The individual-level activation maps were masked with the participant-specific region of interest (ROI) masks to ensure fair comparisons of metrics within the dorsal motor network regions across participants. The ROIs were manually defined in a study-specific template brain space, then were transformed into each participant’s functional space. The ROI masks were created for the posterior parietal cortex (PPC), the supplementary motor cortex (SMC), and the primary motor cortex (M1) using the following steps. First, a study-specific template brain was created using all T1-weighted anatomical images using the Advanced Normalization Tools (ANTs; Avants et al., 2011). Note that during the creation of the study-specific template brain, the affine transformation and deformation parameters from template brain space to each individual’s anatomical space were calculated and saved (i.e., anatomical space ←→ template space). Second, each participant’s center time-point of the fMRI image series (i.e., motion-correction reference image) was linearly registered to the corresponding T1-weighted anatomical images using FSL’s LInear Registration Tool (FLIRT) with boundary-based registration to calculate the transformation parameters from the functional space to the anatomical space (i.e., functional space → anatomical space). Third, the masks were manually drawn slice-by-slice axially, for the PPC, the SMC, and the M1 in the study-specific template brain. Fourth, using the inverse of the transformation and deformation parameters calculated above, these masks were transformed into the participants’ own functional image spaces in a step-wise manner [i.e., template space → anatomical space (via ANTs) → functional space (via FLIRT)]. In turn, three ROI masks were created for each participant.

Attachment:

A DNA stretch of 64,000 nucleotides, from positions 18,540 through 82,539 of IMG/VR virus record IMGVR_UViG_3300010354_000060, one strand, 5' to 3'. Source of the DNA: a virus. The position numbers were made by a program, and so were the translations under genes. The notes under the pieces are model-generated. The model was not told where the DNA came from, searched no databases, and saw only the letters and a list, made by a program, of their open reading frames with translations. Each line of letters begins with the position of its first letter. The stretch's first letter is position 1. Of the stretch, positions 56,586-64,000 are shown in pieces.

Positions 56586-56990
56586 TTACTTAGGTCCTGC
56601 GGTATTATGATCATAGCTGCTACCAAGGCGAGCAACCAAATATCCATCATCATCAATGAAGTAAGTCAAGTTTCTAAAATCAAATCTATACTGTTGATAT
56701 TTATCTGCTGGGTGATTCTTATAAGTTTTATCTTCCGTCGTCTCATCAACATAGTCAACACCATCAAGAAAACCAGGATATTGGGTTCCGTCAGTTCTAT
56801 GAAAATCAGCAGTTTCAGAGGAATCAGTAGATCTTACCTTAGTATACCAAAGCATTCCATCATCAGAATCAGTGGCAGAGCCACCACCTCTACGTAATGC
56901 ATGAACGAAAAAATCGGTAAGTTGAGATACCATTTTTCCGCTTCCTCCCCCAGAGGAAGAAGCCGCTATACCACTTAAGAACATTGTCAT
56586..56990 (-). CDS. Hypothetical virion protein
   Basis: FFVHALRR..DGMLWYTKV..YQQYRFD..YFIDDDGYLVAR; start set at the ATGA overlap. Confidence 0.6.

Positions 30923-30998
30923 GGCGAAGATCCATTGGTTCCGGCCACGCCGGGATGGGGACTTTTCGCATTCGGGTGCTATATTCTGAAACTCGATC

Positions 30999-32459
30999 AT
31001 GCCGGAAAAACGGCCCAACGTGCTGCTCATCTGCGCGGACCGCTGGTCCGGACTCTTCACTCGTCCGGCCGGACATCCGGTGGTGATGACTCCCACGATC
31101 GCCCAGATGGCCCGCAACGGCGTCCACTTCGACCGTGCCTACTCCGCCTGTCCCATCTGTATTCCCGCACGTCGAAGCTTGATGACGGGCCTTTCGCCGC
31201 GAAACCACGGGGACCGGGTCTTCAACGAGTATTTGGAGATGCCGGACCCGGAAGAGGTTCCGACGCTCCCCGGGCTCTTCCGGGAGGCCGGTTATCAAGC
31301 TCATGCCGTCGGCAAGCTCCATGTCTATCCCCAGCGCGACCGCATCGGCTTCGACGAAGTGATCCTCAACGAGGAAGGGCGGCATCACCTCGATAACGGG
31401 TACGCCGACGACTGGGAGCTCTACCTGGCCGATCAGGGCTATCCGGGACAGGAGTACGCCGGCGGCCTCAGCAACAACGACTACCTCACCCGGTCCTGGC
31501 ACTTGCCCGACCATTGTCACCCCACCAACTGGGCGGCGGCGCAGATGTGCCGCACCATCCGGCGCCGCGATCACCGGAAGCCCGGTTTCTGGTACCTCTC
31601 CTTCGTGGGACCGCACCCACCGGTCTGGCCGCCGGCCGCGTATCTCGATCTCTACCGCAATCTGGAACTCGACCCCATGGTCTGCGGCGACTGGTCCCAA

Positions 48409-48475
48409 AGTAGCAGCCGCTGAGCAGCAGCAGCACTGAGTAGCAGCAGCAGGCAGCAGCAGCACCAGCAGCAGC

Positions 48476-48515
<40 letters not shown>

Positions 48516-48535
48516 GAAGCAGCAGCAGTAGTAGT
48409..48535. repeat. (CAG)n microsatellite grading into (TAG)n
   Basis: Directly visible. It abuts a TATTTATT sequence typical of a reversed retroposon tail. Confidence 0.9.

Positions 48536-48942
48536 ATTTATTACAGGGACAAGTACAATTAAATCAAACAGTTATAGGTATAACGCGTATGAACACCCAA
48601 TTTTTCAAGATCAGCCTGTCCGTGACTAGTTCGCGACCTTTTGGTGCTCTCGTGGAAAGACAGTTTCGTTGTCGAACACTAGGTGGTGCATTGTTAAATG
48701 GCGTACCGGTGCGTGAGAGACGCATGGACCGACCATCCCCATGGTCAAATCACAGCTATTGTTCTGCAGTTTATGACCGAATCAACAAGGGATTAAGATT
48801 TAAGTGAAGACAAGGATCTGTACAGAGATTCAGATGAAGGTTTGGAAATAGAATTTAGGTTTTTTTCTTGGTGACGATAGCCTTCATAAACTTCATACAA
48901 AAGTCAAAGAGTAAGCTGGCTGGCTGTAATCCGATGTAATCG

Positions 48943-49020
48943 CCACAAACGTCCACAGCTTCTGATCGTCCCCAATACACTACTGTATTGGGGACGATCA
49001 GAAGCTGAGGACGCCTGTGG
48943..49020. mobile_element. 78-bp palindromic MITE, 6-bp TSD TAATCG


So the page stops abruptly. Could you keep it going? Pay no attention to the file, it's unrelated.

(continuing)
A group-level analysis was also performed. The contrast of parameter estimates and the variance maps from the individual-level analysis above were linearly registered into each subject’s T1-weighted anatomical space using boundary-based registration. The resulting images were non-linearly registered into the study-specific template space using ANTs using a mutual information cost function. Using the resulting images, a group-level statistical test was carried out in FSL. Significant activation was defined using a lower Z-score threshold of 2.3 (with p < 0.05 for significance testing; cluster-based correction).
In any case of multiple comparisons, the significance of the p-values was tested against the False-Discovery Rate (FDR) adjusted threshold using the Benjamini–Hochberg procedure at Q = 0.05. For the tests that have survived the FDR-adjusted threshold, the original p-values were reported in the text.
Preferentiality Testing of Motor Inhibition and Restraint BOLD Activity
We quantified the preferentiality of BOLD activity during specific motor imagery conditions (e.g., GO blocks) to investigate the neural correlates of motor inhibition and restraint. First, the BOLD percent signal change (%ΔS) was calculated by normalizing the data by subtracting the temporal mean signal then dividing it by the temporal mean signal of the voxel at each time point.
To investigate the neural correlates of motor inhibition, the %ΔS time-courses were extracted from the voxels showing significant activation during LA, RA, WF, and LB GO blocks within the PPC, the SMC, and the M1. The extracted time-courses were then averaged across voxels per condition and per region. The %ΔS values between 4 s and 9 s after the start of the ON-trial GO blocks were compared against each of the three OFF-trials across the participants within each region using Wilcoxon rank-sum tests (no trial averaging). To provide further support of the preferentiality of BOLD activity, random combinations of 6 ON and OFF-trials were sampled across all participants’ voxel averaged data for each region and condition. Then, all the ON and OFF-trial data were compared against each other without averaging across the samples within each region and condition using Wilcoxon rank-sum tests. This process was permuted 10,000 times with no repeating combinations of trials. The average percentage of significant predictive activity (i.e., ON-trials>OFF-trials) was calculated across permutations for each region and condition.